Shanghai's penchant for phallic grandeur is well-loved by all -- none more than me -- and a week or so ago the city's latest foray into proud, stately erections was triumphantly unsheathed: the Shanghai World Financial Center (SWFC). Eager to luxuriate in the treasures of this startling edifice first-hand, I got my passport in check and headed off to the shining vistas of Pudong to gawp and twitter along with all the other proles, shelling out a few tawdry renminbees for the pleasure, the right, and the duty of taking a meandering "Sky Walk" on the world's highest elevated observation deck.
Our jovial feelings of privilege and accomplishment were immediately quashed when we arrived at the base of the marvel and discovered a line-up of about 150 people waiting to get inside. We were told the wait would be 45 minutes, and I promptly lost all interest in going. I was persuaded to stay with the argument, 'we already came all the way out here' and was assuaged with the suggestion that we would get some beer for the line -- a promise, it turned out, no one could deliver on. There's nary a Kedi for miles.
After ponying up and making it through a lax security check-point we were led into another room called the "Pre-Show Room," in which the lights were dimmed, the doors shuttered, and we were treated to a three-minute light display with a scale model of the SWFC in a plexiglass tube with little cartoon birds and bats and flowers flying around it. And it changed colors and went 'wooooooo.' Production values were clearly of the variety pioneered by the Bund Tourist Tunnel and I clocked my enjoyment of the show somewhere between Starship Troopers 1 and Starship Troopers 3. It was awesome but not necessarily life-changing.
After this we were lead into another darkened room with huge digital numbers on the ceiling supposedly signifying what floor the elevators were on. After waiting here for a few minutes and being semi-marvelled by the big clicking digital numbers, the elevator doors slid open and revealed a futuristic white cylinder with circular glowing screens pulsating with blue and white colors. By this point it was clear that the SWFC was offering not only the highest observation deck in the world, but they'd also built Willy Wonka's Magical Castle of Mystery Delights in the basement floor. Very nice.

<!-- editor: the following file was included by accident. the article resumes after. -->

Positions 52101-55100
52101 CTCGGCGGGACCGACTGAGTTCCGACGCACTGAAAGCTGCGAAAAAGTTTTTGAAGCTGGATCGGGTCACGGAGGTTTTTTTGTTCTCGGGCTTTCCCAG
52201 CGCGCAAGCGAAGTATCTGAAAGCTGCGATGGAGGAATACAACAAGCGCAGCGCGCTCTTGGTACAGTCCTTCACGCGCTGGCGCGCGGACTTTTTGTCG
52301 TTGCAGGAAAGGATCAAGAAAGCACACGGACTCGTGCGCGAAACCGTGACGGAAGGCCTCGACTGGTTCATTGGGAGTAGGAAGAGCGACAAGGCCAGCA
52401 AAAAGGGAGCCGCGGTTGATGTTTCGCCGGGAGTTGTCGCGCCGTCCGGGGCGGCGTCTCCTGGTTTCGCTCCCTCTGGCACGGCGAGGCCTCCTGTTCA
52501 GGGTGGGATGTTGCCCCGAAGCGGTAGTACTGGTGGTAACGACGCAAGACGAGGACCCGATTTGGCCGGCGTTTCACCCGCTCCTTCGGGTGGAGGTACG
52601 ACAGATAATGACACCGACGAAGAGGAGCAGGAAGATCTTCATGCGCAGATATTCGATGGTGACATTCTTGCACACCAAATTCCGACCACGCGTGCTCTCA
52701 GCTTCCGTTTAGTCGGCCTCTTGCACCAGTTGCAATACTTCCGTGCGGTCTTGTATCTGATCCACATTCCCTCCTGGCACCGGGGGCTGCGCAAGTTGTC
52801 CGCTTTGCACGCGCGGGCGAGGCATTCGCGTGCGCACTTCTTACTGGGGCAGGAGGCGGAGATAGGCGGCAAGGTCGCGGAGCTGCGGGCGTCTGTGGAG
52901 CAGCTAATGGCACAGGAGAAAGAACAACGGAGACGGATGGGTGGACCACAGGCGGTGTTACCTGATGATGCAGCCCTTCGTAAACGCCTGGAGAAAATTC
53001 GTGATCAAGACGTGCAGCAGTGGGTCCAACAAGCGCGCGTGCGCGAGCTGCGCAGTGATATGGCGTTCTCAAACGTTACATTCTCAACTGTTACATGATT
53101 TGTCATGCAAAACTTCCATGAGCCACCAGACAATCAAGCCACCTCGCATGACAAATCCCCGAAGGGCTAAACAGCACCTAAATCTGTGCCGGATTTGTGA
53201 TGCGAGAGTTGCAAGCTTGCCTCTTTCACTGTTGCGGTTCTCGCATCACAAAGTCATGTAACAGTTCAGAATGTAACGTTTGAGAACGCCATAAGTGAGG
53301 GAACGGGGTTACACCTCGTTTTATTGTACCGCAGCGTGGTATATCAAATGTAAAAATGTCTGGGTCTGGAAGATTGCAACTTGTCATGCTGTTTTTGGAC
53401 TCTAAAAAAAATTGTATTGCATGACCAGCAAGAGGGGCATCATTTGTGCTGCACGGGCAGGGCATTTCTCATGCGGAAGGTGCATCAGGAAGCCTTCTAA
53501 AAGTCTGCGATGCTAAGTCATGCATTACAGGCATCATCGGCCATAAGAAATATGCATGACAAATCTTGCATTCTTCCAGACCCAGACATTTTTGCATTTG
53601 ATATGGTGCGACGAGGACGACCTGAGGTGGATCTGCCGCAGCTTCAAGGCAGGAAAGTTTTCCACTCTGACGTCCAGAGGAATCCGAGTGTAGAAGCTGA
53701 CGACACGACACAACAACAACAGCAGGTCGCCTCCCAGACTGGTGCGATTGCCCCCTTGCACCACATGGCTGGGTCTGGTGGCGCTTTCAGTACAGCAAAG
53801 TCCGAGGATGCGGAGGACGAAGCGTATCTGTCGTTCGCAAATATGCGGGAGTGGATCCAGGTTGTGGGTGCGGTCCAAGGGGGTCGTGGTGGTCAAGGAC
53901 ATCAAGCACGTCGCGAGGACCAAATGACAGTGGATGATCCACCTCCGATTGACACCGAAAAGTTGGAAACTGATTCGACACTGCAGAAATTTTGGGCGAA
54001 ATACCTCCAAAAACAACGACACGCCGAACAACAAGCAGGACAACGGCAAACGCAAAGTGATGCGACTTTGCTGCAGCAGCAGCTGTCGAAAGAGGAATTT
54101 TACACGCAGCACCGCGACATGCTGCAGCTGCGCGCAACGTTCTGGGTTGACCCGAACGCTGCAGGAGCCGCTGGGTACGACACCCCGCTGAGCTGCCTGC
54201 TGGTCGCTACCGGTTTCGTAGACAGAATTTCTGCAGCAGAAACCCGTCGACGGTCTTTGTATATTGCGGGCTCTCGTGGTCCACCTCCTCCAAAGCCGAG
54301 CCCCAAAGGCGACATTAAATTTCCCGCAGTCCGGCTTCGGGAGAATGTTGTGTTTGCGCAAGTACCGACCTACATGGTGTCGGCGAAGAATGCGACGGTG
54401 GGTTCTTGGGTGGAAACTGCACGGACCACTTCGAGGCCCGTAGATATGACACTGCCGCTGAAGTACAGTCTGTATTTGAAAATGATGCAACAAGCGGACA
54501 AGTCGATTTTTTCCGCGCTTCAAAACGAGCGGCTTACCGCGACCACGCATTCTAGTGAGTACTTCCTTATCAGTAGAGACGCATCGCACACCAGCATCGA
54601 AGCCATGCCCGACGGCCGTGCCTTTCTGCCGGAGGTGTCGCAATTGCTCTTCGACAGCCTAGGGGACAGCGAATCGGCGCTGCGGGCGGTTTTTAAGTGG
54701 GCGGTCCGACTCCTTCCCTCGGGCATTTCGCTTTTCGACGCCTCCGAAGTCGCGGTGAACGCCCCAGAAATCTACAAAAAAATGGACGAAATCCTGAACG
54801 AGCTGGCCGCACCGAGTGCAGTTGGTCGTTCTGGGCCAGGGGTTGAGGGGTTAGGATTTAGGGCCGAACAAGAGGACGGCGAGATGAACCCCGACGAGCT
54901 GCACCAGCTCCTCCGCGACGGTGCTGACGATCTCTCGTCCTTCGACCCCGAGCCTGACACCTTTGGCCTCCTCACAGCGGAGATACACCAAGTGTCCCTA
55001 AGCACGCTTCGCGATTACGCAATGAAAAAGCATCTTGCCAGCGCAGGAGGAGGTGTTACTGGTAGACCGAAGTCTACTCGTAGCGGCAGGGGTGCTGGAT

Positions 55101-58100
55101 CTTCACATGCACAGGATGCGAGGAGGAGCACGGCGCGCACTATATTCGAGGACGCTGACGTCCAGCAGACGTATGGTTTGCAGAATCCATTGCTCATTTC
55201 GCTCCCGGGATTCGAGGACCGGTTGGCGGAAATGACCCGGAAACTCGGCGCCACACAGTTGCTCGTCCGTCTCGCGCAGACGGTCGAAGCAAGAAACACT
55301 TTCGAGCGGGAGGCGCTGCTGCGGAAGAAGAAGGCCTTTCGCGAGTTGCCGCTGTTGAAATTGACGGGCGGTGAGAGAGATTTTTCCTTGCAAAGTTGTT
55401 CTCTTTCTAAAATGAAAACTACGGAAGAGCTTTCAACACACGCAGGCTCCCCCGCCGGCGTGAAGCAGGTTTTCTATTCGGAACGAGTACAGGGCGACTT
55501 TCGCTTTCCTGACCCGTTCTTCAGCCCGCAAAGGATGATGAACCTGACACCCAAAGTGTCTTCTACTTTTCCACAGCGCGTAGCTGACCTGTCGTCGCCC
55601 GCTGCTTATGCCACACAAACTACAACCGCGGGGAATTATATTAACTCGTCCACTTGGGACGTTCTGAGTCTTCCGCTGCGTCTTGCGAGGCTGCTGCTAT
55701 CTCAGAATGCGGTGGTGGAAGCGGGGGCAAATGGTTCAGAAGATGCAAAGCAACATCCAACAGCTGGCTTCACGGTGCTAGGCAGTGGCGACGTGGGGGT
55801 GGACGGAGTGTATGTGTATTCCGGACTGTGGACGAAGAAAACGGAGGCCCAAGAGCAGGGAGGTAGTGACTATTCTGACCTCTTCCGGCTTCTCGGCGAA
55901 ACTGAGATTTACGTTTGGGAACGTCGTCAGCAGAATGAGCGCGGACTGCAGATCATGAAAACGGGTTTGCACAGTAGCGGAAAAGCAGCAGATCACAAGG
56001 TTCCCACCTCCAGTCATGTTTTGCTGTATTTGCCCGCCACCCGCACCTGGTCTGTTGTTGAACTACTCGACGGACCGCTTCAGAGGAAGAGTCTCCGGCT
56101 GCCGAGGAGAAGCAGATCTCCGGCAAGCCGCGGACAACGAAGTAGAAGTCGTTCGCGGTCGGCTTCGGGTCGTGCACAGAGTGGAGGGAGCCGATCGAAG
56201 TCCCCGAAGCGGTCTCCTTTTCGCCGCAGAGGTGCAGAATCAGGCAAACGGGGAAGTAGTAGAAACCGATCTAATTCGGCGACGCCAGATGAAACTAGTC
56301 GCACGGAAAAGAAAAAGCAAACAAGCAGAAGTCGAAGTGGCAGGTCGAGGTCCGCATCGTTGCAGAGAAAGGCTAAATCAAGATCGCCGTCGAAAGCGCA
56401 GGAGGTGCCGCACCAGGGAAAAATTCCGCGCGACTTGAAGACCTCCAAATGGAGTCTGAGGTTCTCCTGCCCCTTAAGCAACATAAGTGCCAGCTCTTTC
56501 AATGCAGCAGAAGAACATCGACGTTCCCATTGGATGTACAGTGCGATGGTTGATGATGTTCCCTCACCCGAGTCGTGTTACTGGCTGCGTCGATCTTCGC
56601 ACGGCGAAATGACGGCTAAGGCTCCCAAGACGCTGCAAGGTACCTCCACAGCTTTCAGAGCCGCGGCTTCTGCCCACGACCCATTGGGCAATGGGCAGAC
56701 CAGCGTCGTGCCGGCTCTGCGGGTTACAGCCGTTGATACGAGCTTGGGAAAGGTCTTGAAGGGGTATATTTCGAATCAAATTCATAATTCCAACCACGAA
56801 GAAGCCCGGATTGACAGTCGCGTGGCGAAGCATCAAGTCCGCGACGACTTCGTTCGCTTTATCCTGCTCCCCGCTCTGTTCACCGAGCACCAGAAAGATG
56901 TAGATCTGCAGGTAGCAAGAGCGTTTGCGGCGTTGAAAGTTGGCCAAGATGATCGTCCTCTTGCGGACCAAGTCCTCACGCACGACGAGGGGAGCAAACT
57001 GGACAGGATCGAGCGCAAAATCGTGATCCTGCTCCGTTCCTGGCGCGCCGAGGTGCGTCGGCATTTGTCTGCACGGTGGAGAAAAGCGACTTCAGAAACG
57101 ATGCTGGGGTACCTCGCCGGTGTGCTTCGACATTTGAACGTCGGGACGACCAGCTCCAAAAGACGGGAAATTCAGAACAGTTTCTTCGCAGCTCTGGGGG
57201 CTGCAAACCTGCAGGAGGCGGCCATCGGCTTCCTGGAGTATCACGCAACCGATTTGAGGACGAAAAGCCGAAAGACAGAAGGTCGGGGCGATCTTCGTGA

A speedy elevator ride ferries passengers to the 97th floor, which is just the bottom edge of the bottle opener. This room is a large windowed hall, that sort of feels like walking about a jumbo jet that's had all the seating taken out of it. And at last there you have the view: Shanghai bisected into Pudong on your right and Puxi on your left. And it's very arresting of course. Puxi was obscured by smog or clouds or whatever, but Pudong was laid flat and stretched back to the horizon. Interestingly enough, one of the highlights of the view is the Jin Mao Tower, and you get an overlooking shot of its goth severity from the top down.
More lines. This time to the 100th floor, which is the top side of the bottle opener and the location of the fabled "Sky Walk." One elevator transports passengers to this section which is again a large, windowed hall like the last, but shinier. But this time, the middle of the walk has been made translucent and you can see all the way to the bottom of the building. Scary. Also the edges of the room are translucent as well. The whole thing is pretty dizzying and one old grandma provided much entertainment to me as she refused to stand in the middle of the viewing area, and would only furtively step over the divide. I afforded myself a guffaw at her backward, peasant ways. What a serf you are, grandma!